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Commentary: Who's the bigger loser, Braun or MLB?

Always great to see justice prevail.

Milwaukee Brewers superstar Ryan Braun claimed all along he was innocent, that there was no way he would ever put anything into his body against the rules of Major League Baseball, and darned if the arbitrator didn't agree.

OK, not exactly.

No one found any evidence that Braun didn't use performance-enhancing drugs that pushed his testosterone levels into King Kong range, but don't let that little nugget get in the way of Braun's smug assertions that the truth won out or his buddy Aaron Rodgers' tweet blaming the whole mess on the media.

Braun did win his appeal Thursday and he won't have to serve a 50-game suspension. But he still lost, because no outside of Wisconsin will ever believe him any more than anyone believes Barry Bonds or Rafael Palmeiro or Roger Clemens.

It's unclear, however, who's the biggest loser here. Because as guilty as Braun looks, MLB looks every bit as incompetent.

Baseball has spent a remarkable amount of time and effort over the past decade trying to put the steroid mess behind it. MLB officials love to trumpet their comprehensive and penal drug-testing program.

And yet the procedures for testing appear to have been written by a middle-schooler. It's extremely vague as to what's supposed to happen immediately after a test is administered - thus the "chain of custody" argument Braun's legal team successfully used to get his suspension overturned.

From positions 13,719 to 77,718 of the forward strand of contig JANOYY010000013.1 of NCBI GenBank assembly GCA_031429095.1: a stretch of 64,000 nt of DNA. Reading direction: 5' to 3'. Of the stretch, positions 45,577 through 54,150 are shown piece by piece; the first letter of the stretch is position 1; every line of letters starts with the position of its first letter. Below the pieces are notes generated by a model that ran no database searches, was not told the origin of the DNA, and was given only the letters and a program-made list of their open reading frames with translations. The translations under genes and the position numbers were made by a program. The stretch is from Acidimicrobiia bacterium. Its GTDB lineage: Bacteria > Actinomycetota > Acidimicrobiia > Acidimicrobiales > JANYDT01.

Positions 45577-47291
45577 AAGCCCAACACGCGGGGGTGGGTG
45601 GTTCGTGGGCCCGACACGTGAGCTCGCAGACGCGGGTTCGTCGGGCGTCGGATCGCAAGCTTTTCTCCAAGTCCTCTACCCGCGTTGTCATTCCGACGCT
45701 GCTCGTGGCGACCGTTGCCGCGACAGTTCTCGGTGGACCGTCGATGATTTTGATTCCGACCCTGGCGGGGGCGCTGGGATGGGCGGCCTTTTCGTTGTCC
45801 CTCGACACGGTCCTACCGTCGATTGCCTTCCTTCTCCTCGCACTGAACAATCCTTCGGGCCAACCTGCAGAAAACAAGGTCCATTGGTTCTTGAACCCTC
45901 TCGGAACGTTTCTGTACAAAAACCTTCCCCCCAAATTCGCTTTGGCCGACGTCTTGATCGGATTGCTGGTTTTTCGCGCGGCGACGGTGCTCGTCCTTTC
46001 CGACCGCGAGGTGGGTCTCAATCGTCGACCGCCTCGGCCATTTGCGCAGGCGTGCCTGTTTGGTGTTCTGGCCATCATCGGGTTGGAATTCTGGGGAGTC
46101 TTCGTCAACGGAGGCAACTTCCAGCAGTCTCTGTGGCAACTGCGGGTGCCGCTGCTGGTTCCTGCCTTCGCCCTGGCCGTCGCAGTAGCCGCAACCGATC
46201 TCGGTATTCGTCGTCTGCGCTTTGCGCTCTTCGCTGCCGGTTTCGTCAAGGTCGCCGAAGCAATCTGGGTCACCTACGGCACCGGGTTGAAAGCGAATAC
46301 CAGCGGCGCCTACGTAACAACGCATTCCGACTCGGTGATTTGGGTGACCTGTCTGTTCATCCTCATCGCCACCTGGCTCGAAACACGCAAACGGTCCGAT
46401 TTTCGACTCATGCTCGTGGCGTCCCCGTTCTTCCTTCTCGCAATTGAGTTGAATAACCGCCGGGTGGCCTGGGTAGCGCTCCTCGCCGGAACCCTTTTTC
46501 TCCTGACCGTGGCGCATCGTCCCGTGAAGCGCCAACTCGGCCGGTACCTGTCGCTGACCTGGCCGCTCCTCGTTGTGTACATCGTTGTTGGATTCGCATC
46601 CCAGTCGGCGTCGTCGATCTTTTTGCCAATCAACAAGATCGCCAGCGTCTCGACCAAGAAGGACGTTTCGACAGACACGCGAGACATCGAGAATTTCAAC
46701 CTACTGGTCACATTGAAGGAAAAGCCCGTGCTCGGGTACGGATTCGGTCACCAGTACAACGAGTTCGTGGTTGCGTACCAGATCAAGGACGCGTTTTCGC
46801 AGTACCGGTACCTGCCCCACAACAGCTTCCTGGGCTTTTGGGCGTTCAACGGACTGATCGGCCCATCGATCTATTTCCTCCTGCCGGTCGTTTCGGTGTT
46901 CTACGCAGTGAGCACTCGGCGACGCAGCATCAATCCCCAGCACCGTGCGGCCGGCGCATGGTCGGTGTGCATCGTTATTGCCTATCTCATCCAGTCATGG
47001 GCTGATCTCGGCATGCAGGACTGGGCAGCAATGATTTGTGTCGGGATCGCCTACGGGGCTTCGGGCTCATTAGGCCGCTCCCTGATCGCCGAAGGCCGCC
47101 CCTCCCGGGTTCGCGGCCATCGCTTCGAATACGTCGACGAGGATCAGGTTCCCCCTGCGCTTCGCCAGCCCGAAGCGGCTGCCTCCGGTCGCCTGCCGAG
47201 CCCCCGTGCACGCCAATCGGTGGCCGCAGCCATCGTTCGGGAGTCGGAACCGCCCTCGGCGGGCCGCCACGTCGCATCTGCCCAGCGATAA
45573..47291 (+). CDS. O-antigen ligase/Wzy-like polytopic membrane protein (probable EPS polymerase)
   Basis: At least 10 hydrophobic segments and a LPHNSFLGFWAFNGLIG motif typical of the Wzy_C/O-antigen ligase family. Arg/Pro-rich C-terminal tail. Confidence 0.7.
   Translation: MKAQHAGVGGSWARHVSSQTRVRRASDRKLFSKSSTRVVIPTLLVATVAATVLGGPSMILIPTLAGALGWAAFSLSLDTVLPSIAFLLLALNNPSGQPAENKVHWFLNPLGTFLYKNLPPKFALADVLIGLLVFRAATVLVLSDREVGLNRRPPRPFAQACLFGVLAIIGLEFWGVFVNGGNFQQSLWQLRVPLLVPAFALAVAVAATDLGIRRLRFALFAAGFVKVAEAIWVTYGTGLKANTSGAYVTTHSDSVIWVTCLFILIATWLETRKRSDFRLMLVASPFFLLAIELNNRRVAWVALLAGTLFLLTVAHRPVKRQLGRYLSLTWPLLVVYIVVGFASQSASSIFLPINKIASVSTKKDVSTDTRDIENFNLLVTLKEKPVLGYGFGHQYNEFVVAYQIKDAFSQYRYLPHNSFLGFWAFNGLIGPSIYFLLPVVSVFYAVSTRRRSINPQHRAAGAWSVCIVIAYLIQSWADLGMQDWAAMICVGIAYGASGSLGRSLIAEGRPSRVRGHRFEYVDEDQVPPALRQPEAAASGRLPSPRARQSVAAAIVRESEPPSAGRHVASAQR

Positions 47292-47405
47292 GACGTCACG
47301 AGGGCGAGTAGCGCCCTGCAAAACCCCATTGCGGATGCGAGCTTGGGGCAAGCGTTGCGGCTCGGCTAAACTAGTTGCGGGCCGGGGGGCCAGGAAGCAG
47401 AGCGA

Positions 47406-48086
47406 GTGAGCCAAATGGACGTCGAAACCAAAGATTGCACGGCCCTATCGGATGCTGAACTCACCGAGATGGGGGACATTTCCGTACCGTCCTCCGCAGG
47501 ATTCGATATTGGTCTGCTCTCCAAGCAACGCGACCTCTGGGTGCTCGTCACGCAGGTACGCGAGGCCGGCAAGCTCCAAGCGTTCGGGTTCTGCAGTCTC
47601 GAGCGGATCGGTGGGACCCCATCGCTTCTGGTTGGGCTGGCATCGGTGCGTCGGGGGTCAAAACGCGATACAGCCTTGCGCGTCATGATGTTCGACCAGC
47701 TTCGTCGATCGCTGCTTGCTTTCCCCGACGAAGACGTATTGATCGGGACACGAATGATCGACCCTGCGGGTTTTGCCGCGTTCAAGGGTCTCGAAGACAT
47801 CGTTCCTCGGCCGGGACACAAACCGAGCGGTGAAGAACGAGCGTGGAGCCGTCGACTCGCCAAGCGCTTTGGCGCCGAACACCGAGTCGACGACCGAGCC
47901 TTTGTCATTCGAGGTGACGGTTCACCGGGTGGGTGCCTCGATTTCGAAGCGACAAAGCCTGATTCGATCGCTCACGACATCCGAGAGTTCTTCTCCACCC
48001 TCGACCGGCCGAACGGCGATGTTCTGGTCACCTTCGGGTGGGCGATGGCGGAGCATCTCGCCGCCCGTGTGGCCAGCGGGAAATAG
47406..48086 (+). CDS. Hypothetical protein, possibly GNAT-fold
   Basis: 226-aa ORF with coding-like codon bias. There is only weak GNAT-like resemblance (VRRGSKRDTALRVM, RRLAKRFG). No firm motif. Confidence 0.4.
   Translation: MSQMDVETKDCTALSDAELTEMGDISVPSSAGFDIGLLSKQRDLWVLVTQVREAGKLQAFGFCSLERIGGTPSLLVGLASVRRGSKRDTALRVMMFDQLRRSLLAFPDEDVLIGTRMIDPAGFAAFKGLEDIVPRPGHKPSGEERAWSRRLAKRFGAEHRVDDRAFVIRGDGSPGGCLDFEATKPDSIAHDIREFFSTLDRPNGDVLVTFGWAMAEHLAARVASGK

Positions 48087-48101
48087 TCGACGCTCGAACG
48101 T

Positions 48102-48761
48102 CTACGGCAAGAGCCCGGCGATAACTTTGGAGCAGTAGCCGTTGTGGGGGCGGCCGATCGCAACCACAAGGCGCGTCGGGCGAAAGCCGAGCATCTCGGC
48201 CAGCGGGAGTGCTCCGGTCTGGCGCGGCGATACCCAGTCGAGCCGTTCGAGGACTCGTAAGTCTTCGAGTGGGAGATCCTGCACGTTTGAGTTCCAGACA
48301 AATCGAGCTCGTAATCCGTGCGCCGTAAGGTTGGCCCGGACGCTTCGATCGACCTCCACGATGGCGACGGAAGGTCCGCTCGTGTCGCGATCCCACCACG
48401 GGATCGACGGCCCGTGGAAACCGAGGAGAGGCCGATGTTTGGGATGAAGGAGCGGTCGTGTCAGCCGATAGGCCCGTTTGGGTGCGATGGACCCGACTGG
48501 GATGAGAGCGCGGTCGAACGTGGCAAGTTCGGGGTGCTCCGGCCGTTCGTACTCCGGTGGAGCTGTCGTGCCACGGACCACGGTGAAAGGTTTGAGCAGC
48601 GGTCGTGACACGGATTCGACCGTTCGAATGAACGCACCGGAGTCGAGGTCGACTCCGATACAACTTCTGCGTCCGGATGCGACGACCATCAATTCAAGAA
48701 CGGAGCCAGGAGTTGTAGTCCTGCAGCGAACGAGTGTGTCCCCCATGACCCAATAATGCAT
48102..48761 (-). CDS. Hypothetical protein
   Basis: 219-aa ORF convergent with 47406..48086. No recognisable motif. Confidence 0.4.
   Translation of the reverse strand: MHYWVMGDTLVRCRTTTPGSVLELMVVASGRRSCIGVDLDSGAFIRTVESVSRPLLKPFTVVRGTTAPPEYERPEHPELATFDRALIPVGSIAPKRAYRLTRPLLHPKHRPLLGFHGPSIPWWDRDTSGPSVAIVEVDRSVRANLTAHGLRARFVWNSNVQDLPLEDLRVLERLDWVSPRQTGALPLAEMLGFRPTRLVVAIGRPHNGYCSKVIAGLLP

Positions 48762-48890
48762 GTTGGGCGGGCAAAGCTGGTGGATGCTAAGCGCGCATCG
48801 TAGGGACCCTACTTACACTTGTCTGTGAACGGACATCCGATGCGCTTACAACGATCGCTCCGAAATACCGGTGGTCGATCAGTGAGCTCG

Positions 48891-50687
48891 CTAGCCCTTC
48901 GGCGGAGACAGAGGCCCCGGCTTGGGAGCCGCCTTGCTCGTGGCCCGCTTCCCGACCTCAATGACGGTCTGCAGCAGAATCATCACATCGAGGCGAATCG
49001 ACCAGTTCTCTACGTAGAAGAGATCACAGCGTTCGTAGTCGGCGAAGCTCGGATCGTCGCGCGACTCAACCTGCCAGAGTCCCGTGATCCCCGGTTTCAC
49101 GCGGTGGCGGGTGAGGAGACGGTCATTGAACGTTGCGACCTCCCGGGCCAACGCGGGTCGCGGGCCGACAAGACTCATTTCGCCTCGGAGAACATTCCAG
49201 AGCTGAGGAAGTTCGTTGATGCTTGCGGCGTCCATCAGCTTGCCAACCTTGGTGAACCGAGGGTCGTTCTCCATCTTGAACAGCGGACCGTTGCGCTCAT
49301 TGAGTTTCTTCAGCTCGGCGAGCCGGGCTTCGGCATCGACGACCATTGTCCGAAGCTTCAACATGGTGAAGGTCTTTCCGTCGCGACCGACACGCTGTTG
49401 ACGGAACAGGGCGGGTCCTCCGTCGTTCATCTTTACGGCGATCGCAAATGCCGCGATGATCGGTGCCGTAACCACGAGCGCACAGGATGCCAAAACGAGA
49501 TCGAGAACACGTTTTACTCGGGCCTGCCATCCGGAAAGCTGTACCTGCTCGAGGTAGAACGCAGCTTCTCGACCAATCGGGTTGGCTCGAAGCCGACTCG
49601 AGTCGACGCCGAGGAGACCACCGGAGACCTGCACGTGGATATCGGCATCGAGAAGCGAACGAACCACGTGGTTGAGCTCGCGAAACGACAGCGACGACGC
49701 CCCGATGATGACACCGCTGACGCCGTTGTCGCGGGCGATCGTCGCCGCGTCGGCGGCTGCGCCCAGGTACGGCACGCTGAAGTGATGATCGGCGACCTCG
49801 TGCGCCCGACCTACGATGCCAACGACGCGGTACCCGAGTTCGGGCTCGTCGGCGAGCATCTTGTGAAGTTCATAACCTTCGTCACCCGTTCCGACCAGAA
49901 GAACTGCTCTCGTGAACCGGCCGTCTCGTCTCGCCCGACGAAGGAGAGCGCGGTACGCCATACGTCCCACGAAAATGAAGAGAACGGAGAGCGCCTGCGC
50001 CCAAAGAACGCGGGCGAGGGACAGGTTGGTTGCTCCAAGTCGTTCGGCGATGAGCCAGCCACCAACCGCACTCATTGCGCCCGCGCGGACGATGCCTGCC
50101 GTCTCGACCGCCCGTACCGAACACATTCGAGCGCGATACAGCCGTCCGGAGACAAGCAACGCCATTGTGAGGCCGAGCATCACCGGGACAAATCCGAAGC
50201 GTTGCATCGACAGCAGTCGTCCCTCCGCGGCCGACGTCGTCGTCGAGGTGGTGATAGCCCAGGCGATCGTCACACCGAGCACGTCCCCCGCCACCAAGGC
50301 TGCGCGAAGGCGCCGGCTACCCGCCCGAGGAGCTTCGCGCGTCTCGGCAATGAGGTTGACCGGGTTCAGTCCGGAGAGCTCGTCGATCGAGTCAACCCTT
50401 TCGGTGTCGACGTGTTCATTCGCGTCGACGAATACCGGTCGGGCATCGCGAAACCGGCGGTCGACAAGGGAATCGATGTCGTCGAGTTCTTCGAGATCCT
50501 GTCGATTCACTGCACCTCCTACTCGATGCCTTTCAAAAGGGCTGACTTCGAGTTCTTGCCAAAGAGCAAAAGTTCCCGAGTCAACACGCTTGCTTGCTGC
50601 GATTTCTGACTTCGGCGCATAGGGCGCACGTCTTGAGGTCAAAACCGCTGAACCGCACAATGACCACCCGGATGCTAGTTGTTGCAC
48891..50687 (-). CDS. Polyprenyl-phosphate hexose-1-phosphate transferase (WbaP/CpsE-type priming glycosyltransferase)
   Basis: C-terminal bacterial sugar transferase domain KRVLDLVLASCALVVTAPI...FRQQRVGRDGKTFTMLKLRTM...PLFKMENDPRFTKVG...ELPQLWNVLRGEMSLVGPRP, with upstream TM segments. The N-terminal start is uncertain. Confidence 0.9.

To not foresee a rich ballplayer utilizing the best the legal system has to offer in searching for a way out of a positive test, and to leave open just such an obvious out with sketchily outlined procedures, is difficult to imagine.

But that's what happened, and MLB's collector was, apparently, not sure whether to drop Braun's sample off at an overnight mail center or to keep it at his house for a few days.

"Oh, you left the urine in a shelf on your fridge between the milk and the orange juice? Sounds about right. Now, nobody could possibly have messed with it, right?"

None of this means Braun is innocent of course. Just because someone "could have" tampered with the sample doesn't mean anyone actually did. And experts found no evidence indicating anything was done to the still-sealed sample, or that the extra time could've in any way compromised the result.

But, still, MLB allowed Braun's highly paid legal and investigative team to find a loophole.

Conspiracy theorists have a point when they note that struggling, young minor leaguers no one has ever heard of from foreign countries never seem to have their test results overturned.As for Braun, he reported to spring training on Friday to get ready for his NL MVP encore season, talking about vindication and implying that something sinister must've been going on.

Of course it was. That sort of nefarious stuff happens all the time.

Just ask O.J.

And while you're at it, see if he can spare some of his operatives still trying to find the real killer to look into who put the steroids in Braun's pee.

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